Security researcher Elad Erez has created a tool named Eternal Blues that system administrators can use to test if computers on their network are vulnerable to exploitation via NSA's ETERNALBLUE exploit.
Erez released his tool on Wednesday, a day after the NotPetya ransomware caused damages to thousands of computers across the globe.
Just like WannaCry did in last month's outbreak, NotPetya also used ETERNALBLUE as a means to spread from one computer to the next.
In hacking and cyber-security circles, ETERNALBLUE is considered one of the most potent exploits ever seen. A testament to its efficiency and ability to create virulent threats stand the two ransomware outbreaks that took place just two months after its release.
Under the hood, ETERNALBLUE leverages a vulnerability (CVE-2017-0144) in the SMBv1 file sharing protocol. Windows computers — where SMBv1 comes enabled by default — mishandles specially crafted SMB packets and allows an attacker to execute arbitrary code on the user's computer.
Technically, an attacker could hack Windows computers with one SMB packet. This is also how Erez's tool works.
Eternal Blues will ping computers in a network range and detect if they are vulnerable to those specially crafted packets, but without exploiting the flaw to run any code on the scanned computers.
When users launch Eternal Blues, the tool allows users to scan their local LAN, but Erez says the tool can be used to scan any network range on the Internet, not just local networks.
The researcher admits that his tool is nowhere near as advanced as NMap, Metasploit, or others, but he says he intentionally created a simpler tool because he wanted a one-click solution to detect computers vulnerable to ETERNALBLUE that less technical users can utilize, and not just infosec professionals.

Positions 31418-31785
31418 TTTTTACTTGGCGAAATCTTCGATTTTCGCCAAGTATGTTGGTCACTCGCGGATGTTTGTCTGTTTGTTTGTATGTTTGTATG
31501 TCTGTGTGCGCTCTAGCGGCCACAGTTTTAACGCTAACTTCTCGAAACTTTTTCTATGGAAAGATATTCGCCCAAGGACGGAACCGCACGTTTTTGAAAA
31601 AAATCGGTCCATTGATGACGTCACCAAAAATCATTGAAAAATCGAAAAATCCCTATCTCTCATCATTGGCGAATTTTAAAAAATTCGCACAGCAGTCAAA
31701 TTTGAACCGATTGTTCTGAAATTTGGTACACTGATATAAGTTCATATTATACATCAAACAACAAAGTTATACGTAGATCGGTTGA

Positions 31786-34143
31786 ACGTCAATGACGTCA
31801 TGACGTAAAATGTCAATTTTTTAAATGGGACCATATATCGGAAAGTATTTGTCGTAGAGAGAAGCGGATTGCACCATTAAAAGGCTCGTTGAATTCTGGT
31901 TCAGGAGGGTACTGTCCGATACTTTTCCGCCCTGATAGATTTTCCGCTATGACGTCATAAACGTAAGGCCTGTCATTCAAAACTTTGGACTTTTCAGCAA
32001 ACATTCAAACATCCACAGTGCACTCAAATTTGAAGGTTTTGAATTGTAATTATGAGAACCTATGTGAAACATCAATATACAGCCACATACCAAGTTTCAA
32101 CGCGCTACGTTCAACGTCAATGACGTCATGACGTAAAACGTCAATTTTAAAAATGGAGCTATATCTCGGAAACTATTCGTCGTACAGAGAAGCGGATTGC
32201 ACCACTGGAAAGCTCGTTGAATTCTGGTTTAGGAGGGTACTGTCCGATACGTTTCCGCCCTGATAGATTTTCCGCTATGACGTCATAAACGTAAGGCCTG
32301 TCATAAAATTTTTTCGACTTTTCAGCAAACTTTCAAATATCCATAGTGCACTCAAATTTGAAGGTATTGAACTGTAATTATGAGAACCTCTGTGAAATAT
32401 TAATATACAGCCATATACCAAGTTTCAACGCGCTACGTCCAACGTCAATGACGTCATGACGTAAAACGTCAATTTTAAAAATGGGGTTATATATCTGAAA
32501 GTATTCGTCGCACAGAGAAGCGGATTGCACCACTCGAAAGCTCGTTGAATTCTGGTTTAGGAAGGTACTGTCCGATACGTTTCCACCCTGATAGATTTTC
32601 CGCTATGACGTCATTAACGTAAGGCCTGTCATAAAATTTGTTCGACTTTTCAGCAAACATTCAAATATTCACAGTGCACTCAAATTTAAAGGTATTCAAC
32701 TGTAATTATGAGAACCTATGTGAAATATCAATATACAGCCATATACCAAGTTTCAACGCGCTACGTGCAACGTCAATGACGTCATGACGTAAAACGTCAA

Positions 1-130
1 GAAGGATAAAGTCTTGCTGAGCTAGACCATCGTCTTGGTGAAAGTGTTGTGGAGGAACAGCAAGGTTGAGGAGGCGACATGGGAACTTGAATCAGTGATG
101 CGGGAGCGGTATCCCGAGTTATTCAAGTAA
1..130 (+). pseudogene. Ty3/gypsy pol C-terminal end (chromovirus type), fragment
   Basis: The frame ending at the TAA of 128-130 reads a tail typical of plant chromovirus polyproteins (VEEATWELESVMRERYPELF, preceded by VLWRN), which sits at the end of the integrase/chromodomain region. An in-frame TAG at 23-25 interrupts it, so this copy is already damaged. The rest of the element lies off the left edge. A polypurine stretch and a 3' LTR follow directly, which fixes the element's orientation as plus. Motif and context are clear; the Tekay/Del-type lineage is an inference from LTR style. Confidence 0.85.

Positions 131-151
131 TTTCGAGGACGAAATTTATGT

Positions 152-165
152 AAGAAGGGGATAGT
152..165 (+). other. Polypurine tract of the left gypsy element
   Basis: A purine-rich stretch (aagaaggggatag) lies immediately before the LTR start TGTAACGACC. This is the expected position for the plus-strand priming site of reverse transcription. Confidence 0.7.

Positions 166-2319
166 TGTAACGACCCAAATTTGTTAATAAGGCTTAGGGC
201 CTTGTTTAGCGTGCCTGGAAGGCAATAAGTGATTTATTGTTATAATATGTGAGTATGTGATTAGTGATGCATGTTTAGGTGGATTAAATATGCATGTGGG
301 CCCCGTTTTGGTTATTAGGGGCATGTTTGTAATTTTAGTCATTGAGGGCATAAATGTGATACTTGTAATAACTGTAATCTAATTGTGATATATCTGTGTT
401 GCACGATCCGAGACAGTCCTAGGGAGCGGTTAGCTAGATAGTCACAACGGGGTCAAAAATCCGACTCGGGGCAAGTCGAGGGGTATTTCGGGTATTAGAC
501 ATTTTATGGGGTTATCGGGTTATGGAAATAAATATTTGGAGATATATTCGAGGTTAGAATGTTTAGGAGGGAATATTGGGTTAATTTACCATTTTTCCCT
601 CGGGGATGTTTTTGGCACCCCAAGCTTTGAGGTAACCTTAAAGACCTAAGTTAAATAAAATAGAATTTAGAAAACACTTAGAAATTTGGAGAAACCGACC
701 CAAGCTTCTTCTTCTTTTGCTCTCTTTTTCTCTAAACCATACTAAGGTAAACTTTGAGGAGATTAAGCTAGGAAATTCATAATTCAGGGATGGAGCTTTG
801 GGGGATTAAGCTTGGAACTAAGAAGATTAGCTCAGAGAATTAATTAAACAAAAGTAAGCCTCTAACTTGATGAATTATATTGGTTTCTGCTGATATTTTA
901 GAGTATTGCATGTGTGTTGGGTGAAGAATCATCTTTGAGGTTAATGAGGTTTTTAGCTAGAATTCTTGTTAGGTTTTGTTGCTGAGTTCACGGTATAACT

The target audience for Eternal Blues is ordinary sysadmins who have seen WannaCry and NotPetya ransomware wreak havoc in other companies and want to see if their networks are vulnerable, in order to install the necessary updates.
Just be aware that the tool also uses Google Analytics to collect anonymized usage data. Collected information includes the number of scanned computers and the number of vulnerable computers found per scan. Erez says the tool doesn't collect hostname information, IP addresses, or any other personal data.
Speaking to Bleeping Computer, Erez said he'll share some of these usage statistics in the future. "As for now, more than 350 scans were taken from 50 countries in less than 24 hours," the researcher wrote in an email.
Erez, who works as Director of Innovation at Imperva, created this tool as a personal project. Users can report bugs or download Eternal Blues via the researcher's personal blog.
Update July 12, 2017: As promised, Erez published a blog post with statistics gathered from Eternal Blues usage in the past two weeks.